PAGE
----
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Excessive Rainfall Discussion
 
(Caution: Version displayed is not the latest version. - Issued 1559Z Dec 07, 2022)
 
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Geographic Boundaries -  Map 1: Color  Black/White       Map 2: Color  Black/White


Excessive Rainfall Discussion
NWS Weather Prediction Center College Park MD
1059 AM EST Wed Dec 07 2022

Day 1
Valid 16Z Wed Dec 07 2022 - 12Z Thu Dec 08 2022

...THERE IS A MARGINAL RISK OF EXCESSIVE RAINFALL FROM PORTIONS OF
THE SOUTHERN PLAINS EAST TO THE TENNESSEE VALLEY AND SOUTHERN
APPALACHIANS...

...16Z Excessive Rainfall Outlook Discussion...
Preliminary look at the 12Z guidance and the ensemble guidance
that arrived after the initial issuance of Day 1 outlook suggests
that the on-going outlook was in good shape and only minor
adjustments were needed.  The 09Z SREF showed a couple of members
with 2+ inch amounts in the deformation zone straddling the
Oklahoma/Kansas border...an idea supported more so by the GEFS. 
However, higher resolution guidance like the HRRR was focusing the
axis of heaviest QPF farther south.  As a result, opted to expand
the northern boundary of the MRGL just a bit northward.  Farther
east...expanded the Marginal Risk area a bit more northward given
on-going rainfall over eastern TN and the signal from the
operational guidance for upwards of an addition inch where terrain
and lower FFG may be met.  Given the modest deep-layer
instability...still think any problems should be isolated enough
to maintain the on-going Marginal Risk area.

Bann

...0830Z Excessive Rainfall Outlook Discussion...

...North Texas and Eastern Oklahoma eastward into the western
Tennessee Valley...
Models still suggest the potential for locally heavy to excessive
rainfall from parts of North TX into central-eastern Oklahoma and
across portions of the Lower MS Valley and TN Valley, though the
signal for anything other than an isolated (marginal) threat has
diminished considerably over the past couple of model cycles.
Aloft, a southern stream trough pivots across the Southwest U.S.
on Wednesday and across the High Plains Wednesday night. This
initial shortwave will be moving rather swiftly, given the
increased confluence (de-amplification of the shortwave with time)
by late Wednesday night. Given the flattening wave and more
west-east oriented front, the the degree and depth of
south-southwest low-mid layer flow will be somewhat restricted
(warm conveyor belt or WCB more compact). Moreover, limited
deep-layer instability (MUCAPEs 500-1000 J/Kg early dropping below
500 J/Kg later this afternoon and overnight) will also limit the
short-term rainfall rates. So despite a relatively quick bout of
robust low-mid layer moisture transport, with PW values topping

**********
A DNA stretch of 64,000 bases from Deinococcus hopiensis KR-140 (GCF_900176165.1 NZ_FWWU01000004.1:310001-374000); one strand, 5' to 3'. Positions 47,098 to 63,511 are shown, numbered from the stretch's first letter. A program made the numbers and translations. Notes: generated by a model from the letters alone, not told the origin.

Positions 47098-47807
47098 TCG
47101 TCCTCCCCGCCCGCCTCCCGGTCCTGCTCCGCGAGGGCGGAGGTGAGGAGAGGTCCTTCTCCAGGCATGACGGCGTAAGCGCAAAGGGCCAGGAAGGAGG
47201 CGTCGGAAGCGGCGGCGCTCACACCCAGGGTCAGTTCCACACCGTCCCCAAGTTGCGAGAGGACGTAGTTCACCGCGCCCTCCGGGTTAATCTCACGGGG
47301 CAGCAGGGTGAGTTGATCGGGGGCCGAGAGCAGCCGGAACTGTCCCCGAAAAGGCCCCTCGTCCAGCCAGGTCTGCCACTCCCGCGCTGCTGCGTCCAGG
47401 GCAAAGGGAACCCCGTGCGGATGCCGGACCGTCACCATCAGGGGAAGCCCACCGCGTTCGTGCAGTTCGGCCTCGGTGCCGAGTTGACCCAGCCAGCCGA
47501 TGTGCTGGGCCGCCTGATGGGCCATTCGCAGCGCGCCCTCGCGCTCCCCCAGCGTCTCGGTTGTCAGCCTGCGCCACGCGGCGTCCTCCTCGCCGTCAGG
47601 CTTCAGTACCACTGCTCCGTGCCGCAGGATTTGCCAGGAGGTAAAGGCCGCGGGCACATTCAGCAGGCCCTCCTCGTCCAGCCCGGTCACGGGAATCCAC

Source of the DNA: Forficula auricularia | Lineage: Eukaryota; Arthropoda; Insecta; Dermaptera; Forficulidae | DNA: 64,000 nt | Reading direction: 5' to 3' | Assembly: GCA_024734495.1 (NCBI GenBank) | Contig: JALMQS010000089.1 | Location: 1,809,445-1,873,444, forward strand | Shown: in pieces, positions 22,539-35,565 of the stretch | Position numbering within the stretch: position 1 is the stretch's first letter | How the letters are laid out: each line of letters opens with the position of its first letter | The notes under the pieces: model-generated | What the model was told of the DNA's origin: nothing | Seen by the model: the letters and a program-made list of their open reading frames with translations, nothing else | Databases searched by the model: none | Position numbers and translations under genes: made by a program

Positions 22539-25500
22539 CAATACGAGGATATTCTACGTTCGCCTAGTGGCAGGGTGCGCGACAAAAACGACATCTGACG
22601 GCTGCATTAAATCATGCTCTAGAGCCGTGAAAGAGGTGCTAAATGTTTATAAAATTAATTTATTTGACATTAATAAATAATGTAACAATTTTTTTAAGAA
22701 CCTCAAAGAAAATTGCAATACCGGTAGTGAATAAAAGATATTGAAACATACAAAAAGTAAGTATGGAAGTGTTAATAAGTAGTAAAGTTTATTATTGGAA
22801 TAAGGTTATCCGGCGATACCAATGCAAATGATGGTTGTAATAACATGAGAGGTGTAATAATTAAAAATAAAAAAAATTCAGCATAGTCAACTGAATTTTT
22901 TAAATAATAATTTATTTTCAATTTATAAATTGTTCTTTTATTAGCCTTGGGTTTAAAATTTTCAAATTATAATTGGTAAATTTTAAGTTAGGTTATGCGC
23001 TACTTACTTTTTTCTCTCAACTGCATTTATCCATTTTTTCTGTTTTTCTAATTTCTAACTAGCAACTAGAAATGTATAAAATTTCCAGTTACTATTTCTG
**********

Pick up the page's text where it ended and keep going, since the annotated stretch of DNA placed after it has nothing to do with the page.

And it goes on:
out between 1.5-1.7", the lack of instability along with
progressive nature of the favorable forcing (forward-propagating
Corfidi or MBE vectors) will lead to a more limited (isolated)
flash flood threat. In addition, per the latest NASA SPoRT
analysis, 0-100cm soil moisture percentiles are running between
10-30% of normal across much of the outlook area. As a result, the
Slight Risk area that was present in yesterday's Day 2 ERO has
been dropped to a Marginal.

Hurley



Day 2
Valid 12Z Thu Dec 08 2022 - 12Z Fri Dec 09 2022

The probability of rainfall exceeding flash flood guidance is less
than 5 percent.

Hurley

Day 3
Valid 12Z Fri Dec 09 2022 - 12Z Sat Dec 10 2022

...THERE IS A MARGINAL RISK OF EXCESSIVE RAINFALL ALONG THE COAST
AND COASTAL RANGES IN SOUTHWEST OREGON AND NORTHWEST CALIFORNIA...

Another vigorous upper level jet streak and associated shortwave
energy dropping off the Pacific NW coast will allow the longwave
trough to re-amplify toward the end of day 3 (Friday night), with
robust exit region upper level forcing (DPVA/upper level difluence
and strengthening low-mid level moisture transport) working into
the outlook area. While not a classic AR setup given the broad
central Pacific ridge and mid/upper level trajectories advecting
down from the northern Pacific instead of the subtropical regions
(limiting the TPW potential), the strength of the onshore flow
(sw/ssw 45-55 kts at 850mb along the coast after 00Z Sat) will
average between 4 and 5 standard deviations above normal per the
GEFS and SREF. The anomalous degree of the low-mid layer moisture
flux, with PWs between 0.75-1.00" and marginal elevated CAPEs of
~200-400 J/Kg, will likely result in isolated areas of 0.50+
inch/hr and/or 1.5+ inch/3hr rainfall rates west of the more
elevated terrain where the precip will fall as snow. These rates
may lead to isolated areas of rapid inundation, especially over
burn scars. As a result, a Marginal Risk was included in the Day 3
ERO across these areas in southwest OR and northwest CA.



Day 1 threat area: www.wpc.ncep.noaa.gov/qpf/94epoints.txt
Day 2 threat area: www.wpc.ncep.noaa.gov/qpf/98epoints.txt
Day 3 threat area: www.wpc.ncep.noaa.gov/qpf/99epoints.txt